With these thoughts in mind, I started applying to colleges. However, as I spoke to university representatives, I found out that almost none of my efforts thus far held any value. Because my visa status classified me as an “international student”, I would be automatically disqualified from any merit-based scholarships, financial aid, or in some cases, even in-state tuition. And I suppose it’s no surprise that in a world where college tuition is growing faster than Mom’s tomato plants (yes, politicians, that’s a shot at you), a jobless high-school graduate with no personal savings has limitations.
The environment in my home slowly grew dreary. Conversations about my family’s pending green card had permeated the household for years now, but it was at this point that I started understanding why they always seemed to be accompanied by an aura of hopelessness.
That being said, I was fortunate enough to qualify for an exceptional pre-medicine program at the Ohio State University, and after a back-and-forth with administration, secured in-state tuition as well. I became heavily involved at OSU, pursuing every opportunity that I could to further my aspirations. Even though I still couldn’t qualify for jobs or internships, I decided to get involved in volunteering-based organizations so that I could still give back to my community.
I joined an organization called SciThinkers, where my role was to develop science lessons that we then delivered to inner-city schools. I started tutoring for an organization called ClassMates, designed to help disadvantaged students that have been disproportionately affected by COVID-19. I became heavily involved in my cancer research lab, in which one project explored the impact of racial and economic disparities on rates of breast cancer. I joined ENCompass, an organization that focuses on helping impoverished community members with financial factors that influence the efficacy of their medical treatments.
I’m involved in all of these organizations to this day, and they have only strengthened my resolve to pursue making a change to the healthcare system. But I know, I know. You can’t just dress up in a lab coat and don a stethoscope and instantly become a doctor these days — you gotta go to medical school. But in even this, I’m faced with the stark reality of my situation.
The unavoidable knock-out punch that’s currently slowly floating towards my face is in the form of a couple of statistics. A study by InGenius Prep of AAMC data shows that two-thirds of medical schools in the United States just straight up do not accept international students. Further damning is the fact that the acceptance rate for international students nationally is around 8%, a stark contrast from the 41% that domestic students face.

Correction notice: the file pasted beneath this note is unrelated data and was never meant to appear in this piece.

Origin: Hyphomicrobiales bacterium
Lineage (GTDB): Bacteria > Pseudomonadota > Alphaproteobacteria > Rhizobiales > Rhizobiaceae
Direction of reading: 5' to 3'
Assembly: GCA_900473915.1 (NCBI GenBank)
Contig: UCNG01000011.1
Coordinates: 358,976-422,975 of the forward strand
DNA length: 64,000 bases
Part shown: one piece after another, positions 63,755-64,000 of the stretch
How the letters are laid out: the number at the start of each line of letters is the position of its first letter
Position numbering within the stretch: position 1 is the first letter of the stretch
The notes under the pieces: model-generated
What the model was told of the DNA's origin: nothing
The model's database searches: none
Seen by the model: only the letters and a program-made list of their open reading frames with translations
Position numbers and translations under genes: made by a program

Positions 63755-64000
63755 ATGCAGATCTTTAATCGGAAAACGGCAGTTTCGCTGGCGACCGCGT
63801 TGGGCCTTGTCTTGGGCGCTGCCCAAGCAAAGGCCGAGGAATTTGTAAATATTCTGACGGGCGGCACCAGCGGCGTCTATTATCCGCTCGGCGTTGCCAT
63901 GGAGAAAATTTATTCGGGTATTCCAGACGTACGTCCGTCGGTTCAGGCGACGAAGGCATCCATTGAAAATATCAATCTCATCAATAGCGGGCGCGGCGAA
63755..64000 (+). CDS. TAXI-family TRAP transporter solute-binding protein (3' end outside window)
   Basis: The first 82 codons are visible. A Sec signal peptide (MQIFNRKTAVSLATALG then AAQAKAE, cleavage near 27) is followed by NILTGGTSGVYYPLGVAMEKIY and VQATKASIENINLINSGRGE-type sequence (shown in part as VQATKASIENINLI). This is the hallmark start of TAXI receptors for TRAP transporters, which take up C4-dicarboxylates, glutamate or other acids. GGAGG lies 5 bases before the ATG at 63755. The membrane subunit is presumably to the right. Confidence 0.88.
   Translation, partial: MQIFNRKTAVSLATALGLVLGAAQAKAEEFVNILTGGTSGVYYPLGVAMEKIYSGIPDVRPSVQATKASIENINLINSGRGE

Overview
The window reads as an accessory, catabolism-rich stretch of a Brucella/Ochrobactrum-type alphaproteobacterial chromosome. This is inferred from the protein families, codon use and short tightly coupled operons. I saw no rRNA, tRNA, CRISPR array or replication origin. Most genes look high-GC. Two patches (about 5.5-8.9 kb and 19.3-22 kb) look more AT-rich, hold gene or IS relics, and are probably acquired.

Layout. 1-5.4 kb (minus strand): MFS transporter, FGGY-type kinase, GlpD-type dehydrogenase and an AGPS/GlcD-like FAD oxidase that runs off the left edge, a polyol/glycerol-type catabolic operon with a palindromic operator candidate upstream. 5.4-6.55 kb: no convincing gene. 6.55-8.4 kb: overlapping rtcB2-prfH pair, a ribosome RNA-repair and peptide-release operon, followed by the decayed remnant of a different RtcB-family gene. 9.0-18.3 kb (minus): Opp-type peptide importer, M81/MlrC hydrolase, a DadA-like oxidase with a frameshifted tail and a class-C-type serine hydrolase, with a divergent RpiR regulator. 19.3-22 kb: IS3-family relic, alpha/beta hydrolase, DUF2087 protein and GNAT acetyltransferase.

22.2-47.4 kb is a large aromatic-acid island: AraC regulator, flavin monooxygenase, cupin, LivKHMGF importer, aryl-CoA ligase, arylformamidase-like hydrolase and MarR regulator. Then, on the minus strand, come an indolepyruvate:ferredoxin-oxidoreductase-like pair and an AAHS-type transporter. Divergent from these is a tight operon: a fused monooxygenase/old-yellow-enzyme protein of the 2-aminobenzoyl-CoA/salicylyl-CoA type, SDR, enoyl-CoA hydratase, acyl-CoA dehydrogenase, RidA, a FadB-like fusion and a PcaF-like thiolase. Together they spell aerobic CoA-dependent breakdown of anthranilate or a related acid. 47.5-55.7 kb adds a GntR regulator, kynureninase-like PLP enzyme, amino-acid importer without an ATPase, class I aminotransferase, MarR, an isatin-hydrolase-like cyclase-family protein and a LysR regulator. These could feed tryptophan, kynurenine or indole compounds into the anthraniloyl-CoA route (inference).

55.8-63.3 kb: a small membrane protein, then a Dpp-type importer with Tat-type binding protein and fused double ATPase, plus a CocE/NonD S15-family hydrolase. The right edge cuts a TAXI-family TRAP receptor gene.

That’s it. That’s the fist that’s going to knock me right out of the country.
As of last January, I’m twenty. I dread growing any older. While turning 21 is generally a celebration of adulthood, for me, it’s more akin to an expiration date. At 21, I age out of my status. And now that I’m mere months away, I find myself wondering if there is any point to the hundreds and thousands of hours that I’ve worked to make myself a valuable member of society. This Mother’s day was a bittersweet one; I couldn’t help but wonder if this was the last time my visa status would allow me to celebrate the holiday with my mom.
In moments of weakness, I often find myself in a cycle of despair, losing more motivation with every passing month, finding it difficult to focus on my grades, my involvements, and my goals. I have two questions that often fall on deaf ears. “What did I do to deserve this,” has no answer, and “Why does anything matter anymore,” struggles to escape the quick “It doesn’t” that follows.
And yet, I’ve not given up my dreams. My parents didn’t raise me to be a quitter, and I owe it to them to keep swimming. As an active member of Improve The Dream, I will fight to make sure that the hundreds of thousands of kids like me don’t have to undergo the same struggle that I have to this point. I fight for my future, but I also fight for theirs.
Improve The Dream is a youth-led advocacy organization bringing awareness for over 200,000 children of long-term visa holders who face self-deportation, despite growing up in the United States with a documented status.
If you know someone who is a Documented Dreamer, please share the following link so they can join our advocacy community to stay updated and connect with other Documented Dreamers: ImproveTheDream.org/survey.